One of the most exciting things about being a technophile is the reactions I get to experience from friends and family members regarding new technology and its place in their lives. For some members of my immediate family, technology is something to be shunned or, at best, regarded cautiously. The intersection between life and technology seldom occurs and, when it does, the intersection is typically relegated to the living room TV or family computer for just a few moments.
The general distrust of technology is not unique to my family, however. As phones have increasingly taken on more characteristics of computers, many of my friends have opted for lower-tech, less-capable devices that offer the illusion of simplicity and security1. There seems to be a general trend, however, towards devices that are intentionally simpler or less advanced than the iPhones and Androids of today. This seems to go hand-in-hand with a trend that was very prevalent in the early 90s in consumer electronics: blinky things.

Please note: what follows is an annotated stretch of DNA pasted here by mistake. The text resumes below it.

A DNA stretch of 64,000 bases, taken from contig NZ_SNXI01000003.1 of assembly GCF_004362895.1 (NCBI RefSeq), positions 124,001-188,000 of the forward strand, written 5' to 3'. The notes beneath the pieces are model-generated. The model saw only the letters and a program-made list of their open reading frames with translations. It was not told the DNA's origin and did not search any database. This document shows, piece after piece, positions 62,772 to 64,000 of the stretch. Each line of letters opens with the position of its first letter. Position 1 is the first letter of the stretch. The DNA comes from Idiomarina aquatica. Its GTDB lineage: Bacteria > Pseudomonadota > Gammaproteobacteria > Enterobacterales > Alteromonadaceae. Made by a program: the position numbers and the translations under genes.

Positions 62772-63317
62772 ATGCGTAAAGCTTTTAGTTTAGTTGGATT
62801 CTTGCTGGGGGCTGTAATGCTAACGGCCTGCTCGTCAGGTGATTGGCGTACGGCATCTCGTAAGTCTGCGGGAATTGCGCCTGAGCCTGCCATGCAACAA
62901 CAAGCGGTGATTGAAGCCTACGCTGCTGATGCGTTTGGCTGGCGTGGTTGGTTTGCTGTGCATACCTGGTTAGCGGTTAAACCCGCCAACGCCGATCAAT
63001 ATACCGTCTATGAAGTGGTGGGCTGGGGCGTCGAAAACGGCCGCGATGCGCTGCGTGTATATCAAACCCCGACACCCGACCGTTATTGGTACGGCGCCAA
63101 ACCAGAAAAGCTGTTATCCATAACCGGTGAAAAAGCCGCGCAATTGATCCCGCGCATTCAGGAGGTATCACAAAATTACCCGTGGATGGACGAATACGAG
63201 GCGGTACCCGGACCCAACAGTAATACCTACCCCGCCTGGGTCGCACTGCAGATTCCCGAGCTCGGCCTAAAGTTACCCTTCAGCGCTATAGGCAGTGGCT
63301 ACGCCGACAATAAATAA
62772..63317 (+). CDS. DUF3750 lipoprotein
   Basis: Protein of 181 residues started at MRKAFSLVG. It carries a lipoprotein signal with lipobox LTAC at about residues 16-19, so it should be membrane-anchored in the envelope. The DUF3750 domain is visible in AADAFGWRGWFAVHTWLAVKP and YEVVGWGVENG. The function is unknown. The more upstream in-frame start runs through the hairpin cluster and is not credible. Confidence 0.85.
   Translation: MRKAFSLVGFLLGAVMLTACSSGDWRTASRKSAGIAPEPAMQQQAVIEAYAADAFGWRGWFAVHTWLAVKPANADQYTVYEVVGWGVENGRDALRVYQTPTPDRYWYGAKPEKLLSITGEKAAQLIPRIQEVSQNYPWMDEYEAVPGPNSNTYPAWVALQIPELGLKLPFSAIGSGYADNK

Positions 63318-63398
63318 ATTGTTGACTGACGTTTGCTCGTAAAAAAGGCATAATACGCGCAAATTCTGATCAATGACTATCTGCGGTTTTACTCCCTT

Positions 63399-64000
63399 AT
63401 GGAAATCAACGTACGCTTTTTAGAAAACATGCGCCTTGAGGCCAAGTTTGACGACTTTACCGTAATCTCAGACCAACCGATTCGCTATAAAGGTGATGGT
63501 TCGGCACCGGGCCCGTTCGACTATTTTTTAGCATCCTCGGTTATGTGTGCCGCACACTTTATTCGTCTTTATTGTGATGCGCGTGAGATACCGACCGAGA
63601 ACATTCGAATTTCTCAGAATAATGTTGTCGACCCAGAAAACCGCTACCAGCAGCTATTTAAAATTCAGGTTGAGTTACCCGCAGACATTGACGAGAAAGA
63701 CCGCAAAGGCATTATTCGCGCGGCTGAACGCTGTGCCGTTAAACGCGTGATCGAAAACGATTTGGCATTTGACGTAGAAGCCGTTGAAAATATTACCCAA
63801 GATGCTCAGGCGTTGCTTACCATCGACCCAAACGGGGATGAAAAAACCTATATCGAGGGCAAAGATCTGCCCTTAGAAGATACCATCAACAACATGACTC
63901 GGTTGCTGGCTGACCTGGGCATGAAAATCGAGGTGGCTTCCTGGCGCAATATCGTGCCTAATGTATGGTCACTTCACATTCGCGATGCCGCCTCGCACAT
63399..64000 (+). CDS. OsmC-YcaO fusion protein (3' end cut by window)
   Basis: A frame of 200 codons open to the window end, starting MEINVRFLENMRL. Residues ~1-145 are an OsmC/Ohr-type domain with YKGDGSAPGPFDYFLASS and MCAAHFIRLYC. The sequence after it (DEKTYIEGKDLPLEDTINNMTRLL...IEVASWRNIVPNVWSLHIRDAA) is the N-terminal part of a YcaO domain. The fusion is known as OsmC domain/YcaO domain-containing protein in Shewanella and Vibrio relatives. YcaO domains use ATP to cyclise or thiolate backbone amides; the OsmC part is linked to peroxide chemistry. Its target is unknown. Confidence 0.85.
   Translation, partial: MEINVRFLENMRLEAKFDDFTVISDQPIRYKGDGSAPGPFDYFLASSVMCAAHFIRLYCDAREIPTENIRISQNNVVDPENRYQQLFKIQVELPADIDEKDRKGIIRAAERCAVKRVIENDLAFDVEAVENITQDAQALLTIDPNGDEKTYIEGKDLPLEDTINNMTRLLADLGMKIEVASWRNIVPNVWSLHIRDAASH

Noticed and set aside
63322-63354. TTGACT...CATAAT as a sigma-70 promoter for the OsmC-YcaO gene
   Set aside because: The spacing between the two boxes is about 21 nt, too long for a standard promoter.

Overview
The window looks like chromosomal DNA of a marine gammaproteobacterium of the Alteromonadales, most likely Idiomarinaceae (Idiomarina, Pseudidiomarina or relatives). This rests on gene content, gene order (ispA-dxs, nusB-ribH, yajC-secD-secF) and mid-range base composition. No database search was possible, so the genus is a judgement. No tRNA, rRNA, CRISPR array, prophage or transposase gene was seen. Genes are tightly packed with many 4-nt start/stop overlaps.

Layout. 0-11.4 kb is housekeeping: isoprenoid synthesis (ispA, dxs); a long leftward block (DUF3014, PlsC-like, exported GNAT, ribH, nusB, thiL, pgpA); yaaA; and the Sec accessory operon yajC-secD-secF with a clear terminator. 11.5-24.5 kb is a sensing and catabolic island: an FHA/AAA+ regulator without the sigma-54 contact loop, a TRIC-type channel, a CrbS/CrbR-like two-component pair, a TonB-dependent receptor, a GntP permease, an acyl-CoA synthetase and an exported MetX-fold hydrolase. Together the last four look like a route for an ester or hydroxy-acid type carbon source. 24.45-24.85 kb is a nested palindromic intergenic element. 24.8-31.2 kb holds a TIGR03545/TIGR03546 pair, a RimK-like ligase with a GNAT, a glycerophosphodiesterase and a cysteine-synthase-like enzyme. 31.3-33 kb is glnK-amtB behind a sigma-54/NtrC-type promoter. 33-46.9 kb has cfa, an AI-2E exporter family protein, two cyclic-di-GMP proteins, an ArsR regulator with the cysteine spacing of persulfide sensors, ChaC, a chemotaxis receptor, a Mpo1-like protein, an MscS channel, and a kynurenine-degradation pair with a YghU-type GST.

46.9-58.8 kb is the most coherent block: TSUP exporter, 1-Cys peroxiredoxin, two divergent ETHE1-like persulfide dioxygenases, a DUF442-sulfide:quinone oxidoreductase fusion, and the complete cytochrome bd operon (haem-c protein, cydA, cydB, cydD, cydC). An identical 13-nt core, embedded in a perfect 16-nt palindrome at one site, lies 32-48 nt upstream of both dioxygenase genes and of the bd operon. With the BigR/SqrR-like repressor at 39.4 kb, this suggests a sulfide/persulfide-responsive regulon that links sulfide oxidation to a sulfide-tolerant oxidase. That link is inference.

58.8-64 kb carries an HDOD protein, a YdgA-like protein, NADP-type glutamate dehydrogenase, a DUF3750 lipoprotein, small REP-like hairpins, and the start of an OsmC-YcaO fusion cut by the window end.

This isn’t a joke or intended to poke fun at things that blink and glow, it’s an observation about the level of interaction that most people have with their technology, and the way that technology is designed today vs. twenty years ago. Currently, almost everything we see in the mainstream consumer electronics space is being geared towards user-friendliness and maximum functionality. We see device after device being introduced into the marketplace with the same glass face, the same general form factors, the same trend away from confusing buttons and towards devices that shift and morph as the user invokes different commands and demands different functionality from the device.
A close friend of mine was discussing his experiences in Japan in the early 1990s when Japan was leading the world in technological advancements in the consumer electronics space. His defining memory of the era was of blinking lights. He told me about his friends who would go shopping for electronics, looking expressly for the devices and gadgets that had the most blinky lights on them. Contrast to the devices of today, which have few, if any, lights at all (save for the screen).